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Why Is It So Hard to Quit Smoking?

Quitting smoking is a battle against a powerful addiction to nicotine, a substance that alters brain chemistry, creating a dependency that's tough to break. Withdrawal symptoms and deeply ingrained habits make it a formidable challenge. But understanding the psychological and physical grips of tobacco can be the first step to liberation. What strategies might tip the scales in your favor?

Chances are, you probably know someone who used to smoke. For those who have managed to kick the habit, quitting was probably one of the hardest things they’ve ever done. Smoking contributes to millions of deaths each year, so what makes people start, and why is it so hard to quit?

There are many factors that can influence a person to start smoking, including the depiction of smoking in popular culture, growing up in a home where smoking occurs, and genetics. In fact, research conducted by the American Psychological Association in 2008 revealed that "at least half of a person's susceptibility to drug addiction can be linked to genetic factors."

Smokers have billions more nicotine receptors in the brain than nonsmokers, making it almost impossible to function without cigarettes.
Smokers have billions more nicotine receptors in the brain than nonsmokers, making it almost impossible to function without cigarettes.

The tobacco found in cigarettes is addicting because it contains nicotine, a psychoactive substance. Psychoactive substances change how the brain works and can cause changes in mood and behavior. When nicotine is inhaled, the effects are very rapid, giving the user an almost immediate sense of enjoyment. However, this feeling disappears quickly, leaving users with the urge to consume more tobacco products.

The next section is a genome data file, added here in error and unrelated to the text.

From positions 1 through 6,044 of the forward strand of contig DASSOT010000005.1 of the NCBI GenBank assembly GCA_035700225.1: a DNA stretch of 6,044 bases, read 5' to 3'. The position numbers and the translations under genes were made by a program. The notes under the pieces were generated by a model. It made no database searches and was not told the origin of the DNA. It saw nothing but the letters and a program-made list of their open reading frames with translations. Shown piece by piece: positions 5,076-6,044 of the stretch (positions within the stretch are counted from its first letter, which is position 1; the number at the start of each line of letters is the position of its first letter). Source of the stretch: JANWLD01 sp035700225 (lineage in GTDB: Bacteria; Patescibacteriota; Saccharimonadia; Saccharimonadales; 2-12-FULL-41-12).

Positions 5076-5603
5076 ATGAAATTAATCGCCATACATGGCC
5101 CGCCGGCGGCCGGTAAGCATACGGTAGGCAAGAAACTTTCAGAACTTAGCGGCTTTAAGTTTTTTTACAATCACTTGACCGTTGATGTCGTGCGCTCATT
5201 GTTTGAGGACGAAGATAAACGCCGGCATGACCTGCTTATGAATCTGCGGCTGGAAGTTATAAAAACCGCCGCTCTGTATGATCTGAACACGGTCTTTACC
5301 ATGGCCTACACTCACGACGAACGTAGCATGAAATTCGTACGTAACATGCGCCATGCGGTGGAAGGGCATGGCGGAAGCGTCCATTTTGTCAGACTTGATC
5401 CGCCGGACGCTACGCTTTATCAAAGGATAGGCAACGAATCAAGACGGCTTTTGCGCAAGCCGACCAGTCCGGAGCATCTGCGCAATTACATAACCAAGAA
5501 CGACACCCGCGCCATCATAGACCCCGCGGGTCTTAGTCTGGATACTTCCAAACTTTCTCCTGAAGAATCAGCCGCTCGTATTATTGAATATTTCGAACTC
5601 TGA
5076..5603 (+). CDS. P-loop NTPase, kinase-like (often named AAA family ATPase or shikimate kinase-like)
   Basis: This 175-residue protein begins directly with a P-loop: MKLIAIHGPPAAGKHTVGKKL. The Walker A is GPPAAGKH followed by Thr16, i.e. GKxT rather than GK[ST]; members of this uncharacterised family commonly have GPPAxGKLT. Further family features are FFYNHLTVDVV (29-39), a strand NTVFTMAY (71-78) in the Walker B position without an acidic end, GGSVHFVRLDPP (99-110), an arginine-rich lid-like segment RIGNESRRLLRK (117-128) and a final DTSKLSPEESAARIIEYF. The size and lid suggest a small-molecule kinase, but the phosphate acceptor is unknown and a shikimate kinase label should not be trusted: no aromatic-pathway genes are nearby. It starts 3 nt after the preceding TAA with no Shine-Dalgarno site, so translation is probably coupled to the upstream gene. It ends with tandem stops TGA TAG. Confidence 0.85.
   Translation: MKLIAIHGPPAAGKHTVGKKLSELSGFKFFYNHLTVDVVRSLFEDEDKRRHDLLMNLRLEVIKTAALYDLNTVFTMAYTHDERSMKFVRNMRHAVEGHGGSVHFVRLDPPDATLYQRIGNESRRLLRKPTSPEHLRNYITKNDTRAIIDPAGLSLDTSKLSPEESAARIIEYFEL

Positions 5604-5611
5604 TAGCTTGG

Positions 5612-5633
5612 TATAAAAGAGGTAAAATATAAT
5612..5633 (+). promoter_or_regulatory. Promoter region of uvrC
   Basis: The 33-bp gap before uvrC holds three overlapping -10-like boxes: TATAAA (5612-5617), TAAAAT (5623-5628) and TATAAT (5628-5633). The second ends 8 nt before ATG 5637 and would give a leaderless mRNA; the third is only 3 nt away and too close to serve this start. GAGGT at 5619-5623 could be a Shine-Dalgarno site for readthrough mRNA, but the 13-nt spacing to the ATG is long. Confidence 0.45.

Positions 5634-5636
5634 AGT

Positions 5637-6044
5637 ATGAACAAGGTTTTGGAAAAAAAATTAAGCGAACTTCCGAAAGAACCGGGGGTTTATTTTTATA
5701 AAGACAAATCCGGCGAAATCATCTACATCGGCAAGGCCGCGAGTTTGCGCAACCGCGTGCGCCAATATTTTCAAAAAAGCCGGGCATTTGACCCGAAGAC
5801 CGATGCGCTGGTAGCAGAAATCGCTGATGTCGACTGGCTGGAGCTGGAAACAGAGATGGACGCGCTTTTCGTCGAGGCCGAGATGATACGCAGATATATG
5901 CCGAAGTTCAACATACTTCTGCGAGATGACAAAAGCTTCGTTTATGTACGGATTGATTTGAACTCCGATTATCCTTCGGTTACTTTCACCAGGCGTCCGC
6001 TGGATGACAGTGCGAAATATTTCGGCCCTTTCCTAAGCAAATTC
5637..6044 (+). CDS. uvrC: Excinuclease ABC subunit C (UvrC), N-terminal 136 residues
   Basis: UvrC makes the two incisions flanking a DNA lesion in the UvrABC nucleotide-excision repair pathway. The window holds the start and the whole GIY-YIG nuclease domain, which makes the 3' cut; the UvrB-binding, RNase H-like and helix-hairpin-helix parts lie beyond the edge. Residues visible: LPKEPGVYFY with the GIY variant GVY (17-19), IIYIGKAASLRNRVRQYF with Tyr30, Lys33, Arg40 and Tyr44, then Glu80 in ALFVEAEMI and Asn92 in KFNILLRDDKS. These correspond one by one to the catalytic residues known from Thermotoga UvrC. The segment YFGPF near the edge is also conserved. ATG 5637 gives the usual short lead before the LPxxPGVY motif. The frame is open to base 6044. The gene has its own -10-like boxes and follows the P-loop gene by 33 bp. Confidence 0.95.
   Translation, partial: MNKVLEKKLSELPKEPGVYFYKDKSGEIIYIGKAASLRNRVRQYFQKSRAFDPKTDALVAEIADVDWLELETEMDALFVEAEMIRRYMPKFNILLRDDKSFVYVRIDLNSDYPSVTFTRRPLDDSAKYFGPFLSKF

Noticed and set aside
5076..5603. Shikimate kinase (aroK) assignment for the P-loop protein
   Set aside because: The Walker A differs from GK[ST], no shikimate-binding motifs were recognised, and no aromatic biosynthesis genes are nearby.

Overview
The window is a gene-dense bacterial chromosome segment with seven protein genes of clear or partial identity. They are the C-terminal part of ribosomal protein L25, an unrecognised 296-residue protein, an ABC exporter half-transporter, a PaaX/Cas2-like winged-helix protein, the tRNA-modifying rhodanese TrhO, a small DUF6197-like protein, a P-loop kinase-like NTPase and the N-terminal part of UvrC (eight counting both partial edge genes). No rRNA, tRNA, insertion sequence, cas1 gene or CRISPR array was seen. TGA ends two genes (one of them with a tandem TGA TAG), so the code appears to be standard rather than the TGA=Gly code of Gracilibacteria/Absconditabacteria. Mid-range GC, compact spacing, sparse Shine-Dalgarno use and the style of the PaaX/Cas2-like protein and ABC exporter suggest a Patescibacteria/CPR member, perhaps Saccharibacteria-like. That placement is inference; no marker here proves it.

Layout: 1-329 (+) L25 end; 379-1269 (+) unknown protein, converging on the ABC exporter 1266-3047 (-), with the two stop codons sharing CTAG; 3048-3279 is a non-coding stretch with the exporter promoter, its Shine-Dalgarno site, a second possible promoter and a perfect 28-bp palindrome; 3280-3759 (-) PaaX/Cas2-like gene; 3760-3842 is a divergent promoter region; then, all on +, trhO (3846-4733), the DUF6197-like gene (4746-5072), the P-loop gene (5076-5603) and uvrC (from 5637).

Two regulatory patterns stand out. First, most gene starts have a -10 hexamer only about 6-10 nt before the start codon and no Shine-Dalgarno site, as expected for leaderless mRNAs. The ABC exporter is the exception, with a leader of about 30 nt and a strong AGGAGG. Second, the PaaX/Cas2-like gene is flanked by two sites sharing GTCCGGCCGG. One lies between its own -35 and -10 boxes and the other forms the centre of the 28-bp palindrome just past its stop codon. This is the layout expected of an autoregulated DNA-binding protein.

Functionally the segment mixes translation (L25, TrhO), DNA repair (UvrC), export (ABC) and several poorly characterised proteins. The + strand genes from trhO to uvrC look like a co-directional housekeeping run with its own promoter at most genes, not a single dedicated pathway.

The brain function of someone who smokes regularly is adversely affected as it becomes nicotine-reliant. In fact, smokers have billions more nicotine receptors in the brain than nonsmokers. If a user suddenly stops smoking, unpleasant physical withdrawal symptoms will occur as the brain tries to adjust to not having nicotine around.

Many smokers connect smoking with things they do during the day, including routines, making quitting that much more difficult. Avoiding these “triggers” is an important step in the process of quitting. There are also help groups, social media apps, and medicines specifically designed to help people stop smoking.

Kicking the habit:

  • According to the National Cancer Institute, withdrawal symptoms may include depression, difficulty sleeping, difficulty concentrating, and lack of appetite.

  • According to the Mayo Clinic, once a person stops smoking, health benefits include the following: a person’s heart rate decreases within 20 minutes, carbon monoxide levels in the blood return to normal within 12 hours, lung function and circulation improve within three months, and a person’s risk of having a heart attack reduces by half after a year.

  • Resources for smokers trying to quit include the National Cancer Institute Quitline at 1-877- 44U-QUIT or by finding your state’s quitline by calling 1-800-QUIT-NOW. Chatting with a quit-smoking counselor is also available through LiveHelp.

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    • Smokers have billions more nicotine receptors in the brain than nonsmokers, making it almost impossible to function without cigarettes.
      By: Oleg Zinkovetsky
      Smokers have billions more nicotine receptors in the brain than nonsmokers, making it almost impossible to function without cigarettes.